Earlier this month a video was released online that appears to have been the tipping point that I have been working towards, not just the past few years since arriving in Michigan, but really all the way back to the mid 90’s when I first became self employed.

My journey on the road of self-employment has gone through several iterations beginning first with the couture custom bridal accessories I created as “The Flirty Bride,” followed by years of custom web design and development for small business owners, before veering down my current path of miniature origami art. All of it has been part of a process in which I learned so much about being an entrepreneur and myself. For starters I learned there was so much I needed to learn. I also discovered I am far more tenacious than I ever would have given myself credit for all those years ago.


This video by 60 Second Docs sums up where the journey has led me. A path of self discovery and finding the place where I belong. You can view it at the following links:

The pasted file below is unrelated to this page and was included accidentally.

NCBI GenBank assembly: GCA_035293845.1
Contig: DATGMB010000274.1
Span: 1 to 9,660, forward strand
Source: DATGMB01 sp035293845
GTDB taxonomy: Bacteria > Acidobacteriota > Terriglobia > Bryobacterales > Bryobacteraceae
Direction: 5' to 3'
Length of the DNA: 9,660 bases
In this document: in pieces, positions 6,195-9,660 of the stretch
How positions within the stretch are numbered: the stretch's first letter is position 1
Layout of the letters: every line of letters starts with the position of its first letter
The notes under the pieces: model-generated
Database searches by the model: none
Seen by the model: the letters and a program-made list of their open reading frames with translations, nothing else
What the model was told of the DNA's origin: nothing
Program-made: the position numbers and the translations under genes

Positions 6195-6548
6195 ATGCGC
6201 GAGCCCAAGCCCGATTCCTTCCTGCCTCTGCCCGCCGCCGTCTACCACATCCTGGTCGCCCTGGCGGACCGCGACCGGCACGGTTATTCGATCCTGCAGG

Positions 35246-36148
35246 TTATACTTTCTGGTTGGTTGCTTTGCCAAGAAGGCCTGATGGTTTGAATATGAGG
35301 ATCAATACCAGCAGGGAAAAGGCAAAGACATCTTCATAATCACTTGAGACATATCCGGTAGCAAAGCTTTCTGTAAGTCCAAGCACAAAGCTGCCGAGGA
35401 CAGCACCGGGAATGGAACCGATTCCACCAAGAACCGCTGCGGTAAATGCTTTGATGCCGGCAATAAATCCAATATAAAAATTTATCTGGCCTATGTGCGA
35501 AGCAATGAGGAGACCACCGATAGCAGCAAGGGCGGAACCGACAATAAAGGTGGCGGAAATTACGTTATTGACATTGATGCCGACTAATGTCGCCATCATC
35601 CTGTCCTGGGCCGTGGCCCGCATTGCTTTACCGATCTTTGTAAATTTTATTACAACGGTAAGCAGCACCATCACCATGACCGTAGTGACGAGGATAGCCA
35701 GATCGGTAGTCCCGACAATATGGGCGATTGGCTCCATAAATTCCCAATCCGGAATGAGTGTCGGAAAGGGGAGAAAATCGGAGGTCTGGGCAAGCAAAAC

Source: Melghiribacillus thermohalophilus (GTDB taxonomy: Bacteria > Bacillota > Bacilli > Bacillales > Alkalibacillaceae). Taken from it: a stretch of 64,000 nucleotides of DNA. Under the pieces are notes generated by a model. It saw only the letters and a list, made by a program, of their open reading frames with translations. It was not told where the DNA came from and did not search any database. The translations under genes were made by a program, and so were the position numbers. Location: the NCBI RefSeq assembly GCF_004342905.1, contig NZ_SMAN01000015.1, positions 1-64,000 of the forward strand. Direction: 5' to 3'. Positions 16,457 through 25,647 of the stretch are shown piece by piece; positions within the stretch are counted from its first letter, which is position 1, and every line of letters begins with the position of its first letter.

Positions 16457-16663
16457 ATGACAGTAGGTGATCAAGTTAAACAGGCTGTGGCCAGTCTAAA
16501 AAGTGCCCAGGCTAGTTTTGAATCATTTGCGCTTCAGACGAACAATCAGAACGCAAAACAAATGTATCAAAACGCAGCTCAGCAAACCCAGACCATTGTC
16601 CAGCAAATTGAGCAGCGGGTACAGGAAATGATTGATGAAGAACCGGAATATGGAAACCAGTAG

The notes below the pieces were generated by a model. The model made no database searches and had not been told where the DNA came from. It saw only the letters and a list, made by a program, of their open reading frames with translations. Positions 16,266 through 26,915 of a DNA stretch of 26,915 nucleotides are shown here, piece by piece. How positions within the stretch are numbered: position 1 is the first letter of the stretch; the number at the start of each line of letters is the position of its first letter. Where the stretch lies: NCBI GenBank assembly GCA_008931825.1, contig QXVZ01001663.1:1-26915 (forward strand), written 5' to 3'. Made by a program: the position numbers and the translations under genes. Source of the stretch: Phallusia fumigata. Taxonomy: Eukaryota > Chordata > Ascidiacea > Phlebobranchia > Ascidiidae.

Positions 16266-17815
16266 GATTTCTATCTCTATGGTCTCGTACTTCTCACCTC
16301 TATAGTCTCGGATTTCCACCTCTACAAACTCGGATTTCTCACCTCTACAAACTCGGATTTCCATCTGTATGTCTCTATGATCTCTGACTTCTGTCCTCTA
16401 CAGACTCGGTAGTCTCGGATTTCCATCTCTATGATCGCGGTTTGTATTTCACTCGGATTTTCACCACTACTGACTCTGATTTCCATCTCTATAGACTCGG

A huge thank you to 60 Second Docs and their production team. I am very grateful that you were interested to produce this piece about my art and that you so perfectly encapsulated both who I am and why I fold.

Thank you also to all of you who left kind comments on the videos and sent me messages via every social media platform I have an account on and through my website! I’m sorry I haven’t been able to reply to each message personally but will do my best to catch up when things calm down a bit 🙂

Thank you also to everyone who has placed an order via my Etsy shop, hired me to speak or do demonstration folding, and to everyone who has shown interest in allowing me to share my work and/or story with them. It’s all (and everything) I ever hoped this business could become.

I did it Elle <3